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# Daily Challenge #93 - Range Extraction

A format for expressing an ordered list of integers is to use a comma separated list of either:

• individual integers
• a range of integers denoted by the starting integer separated from the end integer in the range by a dash, `-`.
• the range includes all integers in the interval including both endpoints. It is not considered a range unless it spans at least 3 numbers. For example `12, 13, 15-17`

Complete the solution so that it takes a list of integers in increasing order and returns a correctly formatted string in the range format.

Example:

`solution([-6, -3, -2, -1, 0, 1, 3, 4, 5, 7, 8, 9, 10, 11, 14, 15, 17, 18, 19, 20])`

`returns (-6,-3-1,3-5,7-11,14,15,17-20)`

This challenge comes from jhoffner on CodeWars, who has licensed redistribution of this challenge under the 2-Clause BSD License!

Want to propose a challenge idea for a future post? Email yo+challenge@dev.to with your suggestions!

## Discussion (12)

Michael Kohl

Let's do Ruby today:

``````def solution(input)
input
.chunk_while { |i, j| i + 1 == j }
.flat_map do |a|
case a.size
when 1 then a.first.to_s
when 2 then [a.first.to_s, a.last.to_s]
else "#{a.first}-#{a.last}"
end
end
end

solution([-6, -3, -2, -1, 0, 1, 3, 4, 5, 7, 8, 9, 10, 11, 14, 15, 17, 18, 19, 20])
#=> ["-6", "-3-1", "3-5", "7-11", "14", "15", "17-20"]
``````

Did anybody ask for some ugly code?

``````f=a=>(r=[],a.map((e,i)=>i&&!(a[i-1]+1-e)?r.push(r.pop().concat(e)):r.push([e])),r.map(e=>e.length-1?`\${e[0]}-\${e.pop()}`:''+e))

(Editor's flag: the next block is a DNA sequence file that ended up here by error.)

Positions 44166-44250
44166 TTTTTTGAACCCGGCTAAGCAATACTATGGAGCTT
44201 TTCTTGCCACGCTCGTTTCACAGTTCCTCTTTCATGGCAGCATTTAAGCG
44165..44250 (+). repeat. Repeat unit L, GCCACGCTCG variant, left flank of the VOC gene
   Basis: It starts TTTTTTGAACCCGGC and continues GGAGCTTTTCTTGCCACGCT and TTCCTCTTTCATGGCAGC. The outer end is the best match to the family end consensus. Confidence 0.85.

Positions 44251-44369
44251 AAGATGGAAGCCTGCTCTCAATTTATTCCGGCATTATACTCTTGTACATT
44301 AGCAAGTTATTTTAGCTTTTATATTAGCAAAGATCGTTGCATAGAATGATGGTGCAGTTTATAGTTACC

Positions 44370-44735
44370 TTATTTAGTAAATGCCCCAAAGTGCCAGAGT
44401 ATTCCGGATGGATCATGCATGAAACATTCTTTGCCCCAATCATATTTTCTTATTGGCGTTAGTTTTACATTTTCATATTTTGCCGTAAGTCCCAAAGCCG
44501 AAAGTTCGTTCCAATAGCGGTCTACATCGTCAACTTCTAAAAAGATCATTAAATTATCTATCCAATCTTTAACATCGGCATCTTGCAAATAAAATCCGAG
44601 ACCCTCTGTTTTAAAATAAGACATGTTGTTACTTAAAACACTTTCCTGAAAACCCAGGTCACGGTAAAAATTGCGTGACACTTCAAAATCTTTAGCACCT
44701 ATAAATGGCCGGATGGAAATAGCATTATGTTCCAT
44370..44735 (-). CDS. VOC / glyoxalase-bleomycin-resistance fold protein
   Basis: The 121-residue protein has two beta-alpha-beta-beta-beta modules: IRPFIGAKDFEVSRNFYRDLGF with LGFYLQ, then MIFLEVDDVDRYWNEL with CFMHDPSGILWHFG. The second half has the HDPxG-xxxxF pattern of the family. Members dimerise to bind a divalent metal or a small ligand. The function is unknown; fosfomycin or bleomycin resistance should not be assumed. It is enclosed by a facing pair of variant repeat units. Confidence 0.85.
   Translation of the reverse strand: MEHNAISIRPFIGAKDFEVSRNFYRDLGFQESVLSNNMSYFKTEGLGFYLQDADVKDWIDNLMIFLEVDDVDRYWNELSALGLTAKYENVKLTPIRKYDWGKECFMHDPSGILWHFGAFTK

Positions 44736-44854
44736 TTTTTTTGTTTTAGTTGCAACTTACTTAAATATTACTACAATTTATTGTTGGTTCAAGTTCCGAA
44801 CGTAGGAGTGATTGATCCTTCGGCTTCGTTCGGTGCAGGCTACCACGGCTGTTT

``````

How does it work? Well it's a oneshot, I didn't take any time before writing it, I guess it should be way easier:

• `r[]`: Initialize the result array
• `a.map` : In this one, a ternary operation is used in order to handle two cases:
• `i && !(a[i-1]+1-e)` is true : We are not in the first element, and the previous one is equal to "current one minus 1". In this case, with some `pop/concat/push`, take the last array of the result array and add the current element to it
• `i && !(a[i-1]+1-e)` is false : Initialize the next element in the result array: an array with the current element (`[e]`)
• With the input example, `r` is equal to this value at this stage: `[[-6], [-3, -2, -1, 0, 1], [3, 4, 5], [7, 8, 9, 10, 11], [14, 15], [17, 18, 19, 20]]`, we need to format it
• `r.map` : In this one, `e` will be equal to each array. We will need to differentiate array with a length of 1 and the others, as their notation is different (`-6` vs `7-11`). To do this, we will use another ternary:
• `e.length-1` is true : The current element has more than one element, build a string with the first and last element
• `e.length-1` is false : The current element has only one element, return a string with the array (''+[-6] will return `"-6"`)

You are grouping groups of 2. You should only be grouping 3 or more consecutive numbers.
Also, you are not sorting the list, so it will fail on unordered lists.

Josh

The problem states that the list will always go in increasing order

erezwanderman

OK, I see now.

erezwanderman

I've challenged myself to come up with another JS solution. Highly functional, with sorting of the output but without the sort function.
Here it comes, including test cases:

``````  const solution = x =>
x.reduce(
(r, vfirst) =>
[
...r.filter(y => y[0] < vfirst),
... (x.indexOf(vfirst - 1) === -1 ? [[vfirst, ...x.map(y => [y]).find(([vlast]) => (
vlast > vfirst &&
!x.some(v => v == vlast + 1) &&
x.every(v => v < vfirst || v >= vlast || x.indexOf(v + 1) > -1)
)) || [] ]] : []),
...r.filter(y => y[0] > vfirst)
],
[]
).map(y => y.slice(-1)[0] - y[0] >= 2 ? y[0] + '-' + y.slice(-1)[0] : y.join()).join();

console.log(solution([10]))                                                                           // 10
console.log(solution([10, 10]))                                                                       // 10
console.log(solution([10, 10, 9]))                                                                    // 9,10